Books about Anguilla


Sunday, 27 December 2009


A devolved government is government which is devolved, either wholly or partially, from state level to a more local level. Unlike a federal system, such devolved administrations exist in statute, not constitutional law, and can have their powers broadened or narrowed, or can even be abolished, by an act of the legislature overnight. In contrast, regional administrations in federal systems have a constitutionally guaranteed right to exist with constitutionally defined powers.

Scotland, Ireland and Wales operate under a statutory devolved system of government. Anguilla like the rest of the British Overseas Territories (BOT) have had abandon in governments by the British; devolved in practice - even theory, but not in reality.

Case in point: November 16, 1965 – British Parliament passed the Southern Rhodesia Act which provided that no laws could be made or business transacted by the Rhodesian Legislative Assembly. The Court held in Madzimbamuto v Lardner-Burke 1969, that even if there was a principle which recognised the need to preserve law and order in territory controlled by a usurper, such a principle could not override the legal right of the British Parliament ‘to legislate’ for a territory under the sovereignty of the Queen in the UK Parliament.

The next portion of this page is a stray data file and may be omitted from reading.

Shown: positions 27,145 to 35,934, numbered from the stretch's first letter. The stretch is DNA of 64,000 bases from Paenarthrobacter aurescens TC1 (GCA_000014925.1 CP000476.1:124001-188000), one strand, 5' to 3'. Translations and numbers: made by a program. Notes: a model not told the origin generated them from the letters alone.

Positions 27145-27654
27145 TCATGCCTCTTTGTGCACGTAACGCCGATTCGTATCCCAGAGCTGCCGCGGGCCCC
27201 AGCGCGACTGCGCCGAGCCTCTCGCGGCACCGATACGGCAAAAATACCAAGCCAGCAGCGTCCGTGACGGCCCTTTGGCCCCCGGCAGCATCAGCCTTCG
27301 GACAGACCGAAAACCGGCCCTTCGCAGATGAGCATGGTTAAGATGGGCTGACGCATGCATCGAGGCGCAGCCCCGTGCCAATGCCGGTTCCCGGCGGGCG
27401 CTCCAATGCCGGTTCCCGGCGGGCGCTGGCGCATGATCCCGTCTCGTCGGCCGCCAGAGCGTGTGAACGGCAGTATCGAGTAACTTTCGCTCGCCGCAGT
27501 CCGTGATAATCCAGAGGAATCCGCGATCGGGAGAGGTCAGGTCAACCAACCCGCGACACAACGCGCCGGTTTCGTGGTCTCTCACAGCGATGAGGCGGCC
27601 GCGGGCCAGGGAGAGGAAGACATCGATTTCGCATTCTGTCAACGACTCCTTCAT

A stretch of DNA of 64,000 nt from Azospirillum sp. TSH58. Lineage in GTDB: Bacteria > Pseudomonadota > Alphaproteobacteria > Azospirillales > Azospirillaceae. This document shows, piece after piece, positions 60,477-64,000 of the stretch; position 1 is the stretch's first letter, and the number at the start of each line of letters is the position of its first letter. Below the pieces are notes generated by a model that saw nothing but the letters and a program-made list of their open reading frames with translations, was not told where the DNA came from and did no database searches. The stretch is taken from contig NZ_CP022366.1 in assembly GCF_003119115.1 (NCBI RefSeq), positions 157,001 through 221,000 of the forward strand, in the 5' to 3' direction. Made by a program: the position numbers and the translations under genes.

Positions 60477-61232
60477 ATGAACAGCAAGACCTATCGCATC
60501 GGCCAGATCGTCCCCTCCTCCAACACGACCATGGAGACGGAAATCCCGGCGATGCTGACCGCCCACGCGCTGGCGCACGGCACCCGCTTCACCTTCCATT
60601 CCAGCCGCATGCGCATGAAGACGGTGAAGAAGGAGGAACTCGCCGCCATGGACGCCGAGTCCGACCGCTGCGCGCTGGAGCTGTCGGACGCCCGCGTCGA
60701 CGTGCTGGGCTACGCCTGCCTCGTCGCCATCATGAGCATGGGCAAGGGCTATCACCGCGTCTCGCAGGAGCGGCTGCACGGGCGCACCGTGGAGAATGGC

The British government has every right to protect her constitutional rights and interest wherever it may lead, regardless to any international convention.

The British government have given us as BOTs one choice – abide or bye bye – and that too is democracy.

But then again – show me a successful “Black State”… and I would show you “Good Governance”.

A vote for the Anguilla United Front government is a vote for continue economic growth, peace, prosperity and good governance on Anguilla.

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“Nothing in the world is more dangerous than sincere ignorance and conscientious stupidity” – MLK.